The "measure everything" mantra has lead to a belief that an array of tools is needed to find a scalable channel. Between analytics, A/B testing, ad platforms, feedback, support and a host of other tools it is easy to get lost. If you wanted to learn to play basketball, would you go out and spend $1000 on the latest gear first? Or would you just grab a ball, find a hoop and start playing? Hopefully you answered the latter.

To test any customer acquisition channel all you typically need is Google Analytics, Excel, and some basic SQL skills. Those three things will take you surprisingly far for any channel before you need anything else. Don't get caught up with the tools, just get testing.

5. Avoid The Button Color A/B Testing Rabbit Hole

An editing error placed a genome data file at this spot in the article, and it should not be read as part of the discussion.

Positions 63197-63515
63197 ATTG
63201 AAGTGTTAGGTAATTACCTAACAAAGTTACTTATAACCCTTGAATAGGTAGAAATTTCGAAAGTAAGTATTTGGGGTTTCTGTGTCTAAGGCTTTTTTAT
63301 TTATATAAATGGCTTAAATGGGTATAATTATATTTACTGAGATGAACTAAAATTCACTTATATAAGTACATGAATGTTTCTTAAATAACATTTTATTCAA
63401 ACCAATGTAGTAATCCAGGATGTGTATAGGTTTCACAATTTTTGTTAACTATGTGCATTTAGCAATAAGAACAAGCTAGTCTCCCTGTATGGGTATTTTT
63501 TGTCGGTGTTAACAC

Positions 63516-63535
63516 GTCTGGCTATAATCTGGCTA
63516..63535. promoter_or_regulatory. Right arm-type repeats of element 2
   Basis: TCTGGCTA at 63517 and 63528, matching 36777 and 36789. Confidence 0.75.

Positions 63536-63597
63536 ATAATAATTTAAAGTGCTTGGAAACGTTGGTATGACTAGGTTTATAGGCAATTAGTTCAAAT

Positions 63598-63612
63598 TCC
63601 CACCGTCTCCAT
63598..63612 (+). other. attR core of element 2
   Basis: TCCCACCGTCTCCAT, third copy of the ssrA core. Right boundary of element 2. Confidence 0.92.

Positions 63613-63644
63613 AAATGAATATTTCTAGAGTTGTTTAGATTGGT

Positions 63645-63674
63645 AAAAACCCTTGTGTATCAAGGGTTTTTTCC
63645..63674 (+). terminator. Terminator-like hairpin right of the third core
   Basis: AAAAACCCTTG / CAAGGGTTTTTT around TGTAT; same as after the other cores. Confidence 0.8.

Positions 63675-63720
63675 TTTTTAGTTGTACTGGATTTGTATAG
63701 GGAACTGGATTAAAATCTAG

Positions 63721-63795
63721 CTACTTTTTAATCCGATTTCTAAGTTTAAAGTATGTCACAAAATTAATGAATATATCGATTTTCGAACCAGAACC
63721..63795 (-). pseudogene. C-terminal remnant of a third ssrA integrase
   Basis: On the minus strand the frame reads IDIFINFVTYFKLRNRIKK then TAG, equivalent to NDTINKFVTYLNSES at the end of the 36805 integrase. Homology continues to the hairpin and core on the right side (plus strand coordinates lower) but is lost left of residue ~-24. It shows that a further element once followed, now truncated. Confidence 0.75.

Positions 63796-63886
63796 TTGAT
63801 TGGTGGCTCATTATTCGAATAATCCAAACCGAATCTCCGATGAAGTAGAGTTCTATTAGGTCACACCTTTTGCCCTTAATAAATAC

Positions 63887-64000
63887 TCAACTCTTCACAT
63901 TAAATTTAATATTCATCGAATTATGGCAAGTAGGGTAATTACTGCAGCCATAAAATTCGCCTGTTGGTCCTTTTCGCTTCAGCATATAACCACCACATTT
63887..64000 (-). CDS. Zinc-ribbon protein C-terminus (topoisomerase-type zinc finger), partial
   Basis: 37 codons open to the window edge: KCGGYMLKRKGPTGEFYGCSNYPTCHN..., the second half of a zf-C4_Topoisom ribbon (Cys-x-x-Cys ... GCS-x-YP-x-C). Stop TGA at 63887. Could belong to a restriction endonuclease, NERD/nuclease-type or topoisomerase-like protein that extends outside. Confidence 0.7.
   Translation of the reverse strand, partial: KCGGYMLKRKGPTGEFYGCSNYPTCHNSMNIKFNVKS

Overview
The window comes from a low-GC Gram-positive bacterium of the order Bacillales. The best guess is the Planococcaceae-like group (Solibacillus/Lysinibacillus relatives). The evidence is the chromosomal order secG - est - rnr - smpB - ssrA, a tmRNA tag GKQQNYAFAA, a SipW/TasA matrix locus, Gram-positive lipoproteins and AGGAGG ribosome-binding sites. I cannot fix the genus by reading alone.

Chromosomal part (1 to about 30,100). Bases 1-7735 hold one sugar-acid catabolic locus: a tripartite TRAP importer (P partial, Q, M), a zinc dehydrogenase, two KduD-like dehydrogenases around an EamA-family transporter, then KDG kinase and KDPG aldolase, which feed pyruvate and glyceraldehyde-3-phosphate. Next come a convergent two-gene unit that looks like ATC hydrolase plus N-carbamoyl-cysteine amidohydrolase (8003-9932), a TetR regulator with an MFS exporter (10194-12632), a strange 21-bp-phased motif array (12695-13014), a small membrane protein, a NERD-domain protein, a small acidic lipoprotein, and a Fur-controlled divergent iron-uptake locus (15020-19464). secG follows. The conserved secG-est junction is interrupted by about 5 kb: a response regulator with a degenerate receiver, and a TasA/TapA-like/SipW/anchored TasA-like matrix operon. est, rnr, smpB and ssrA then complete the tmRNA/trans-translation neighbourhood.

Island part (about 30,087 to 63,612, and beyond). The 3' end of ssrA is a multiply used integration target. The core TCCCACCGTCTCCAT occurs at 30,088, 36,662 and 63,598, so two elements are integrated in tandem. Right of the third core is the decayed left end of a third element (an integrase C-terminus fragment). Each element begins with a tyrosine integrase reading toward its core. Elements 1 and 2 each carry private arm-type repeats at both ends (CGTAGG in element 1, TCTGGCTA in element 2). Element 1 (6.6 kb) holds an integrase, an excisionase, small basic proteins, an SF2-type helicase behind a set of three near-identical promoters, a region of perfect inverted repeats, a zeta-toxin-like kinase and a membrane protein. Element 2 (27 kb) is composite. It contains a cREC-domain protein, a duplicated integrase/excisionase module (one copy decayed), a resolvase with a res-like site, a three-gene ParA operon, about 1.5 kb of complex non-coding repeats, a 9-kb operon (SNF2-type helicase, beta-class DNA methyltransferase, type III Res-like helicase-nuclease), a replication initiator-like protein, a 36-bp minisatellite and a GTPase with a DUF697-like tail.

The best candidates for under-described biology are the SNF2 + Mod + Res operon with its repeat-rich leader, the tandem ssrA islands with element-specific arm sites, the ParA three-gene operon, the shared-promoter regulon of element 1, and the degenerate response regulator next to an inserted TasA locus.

The rise in A/B testing and other analytics tools have created fairy tale stories of changing a button color, or moving the CTA from the left to the right and suddenly you have game changing improvements. Once again, these stories are the exception, not the rule. It typically takes 10 A/B tests to find one that produces any improvement at all. And when you do have a positive improvement, it is typically incremental instead of game changing.

Being metrics focused is important. But knowing how to properly influence them is even more critical.

In the early stage you should not be focused on incremental improvements. Your initial CPA for any new channel is likely to be a factor off from your target. That means you need to try and make big improvements to understand the viability of the channel. To see big improvements, focus on messaging, targeting and activation methods. Save your color experiments for when you are ready to optimize and scale a channel. Not when you are testing the viability of a channel.  

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What do you think?  Any additional tips on how to acquire users for early-stage product?